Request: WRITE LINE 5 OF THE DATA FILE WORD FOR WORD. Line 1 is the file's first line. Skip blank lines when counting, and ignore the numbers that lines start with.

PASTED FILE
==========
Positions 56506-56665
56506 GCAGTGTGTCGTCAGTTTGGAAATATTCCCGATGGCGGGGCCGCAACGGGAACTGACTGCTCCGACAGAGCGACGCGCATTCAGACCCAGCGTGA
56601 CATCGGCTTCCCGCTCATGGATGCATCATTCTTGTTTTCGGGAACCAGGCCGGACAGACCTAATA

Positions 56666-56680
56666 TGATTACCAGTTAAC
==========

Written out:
56666 TGATTACCAGTTAAC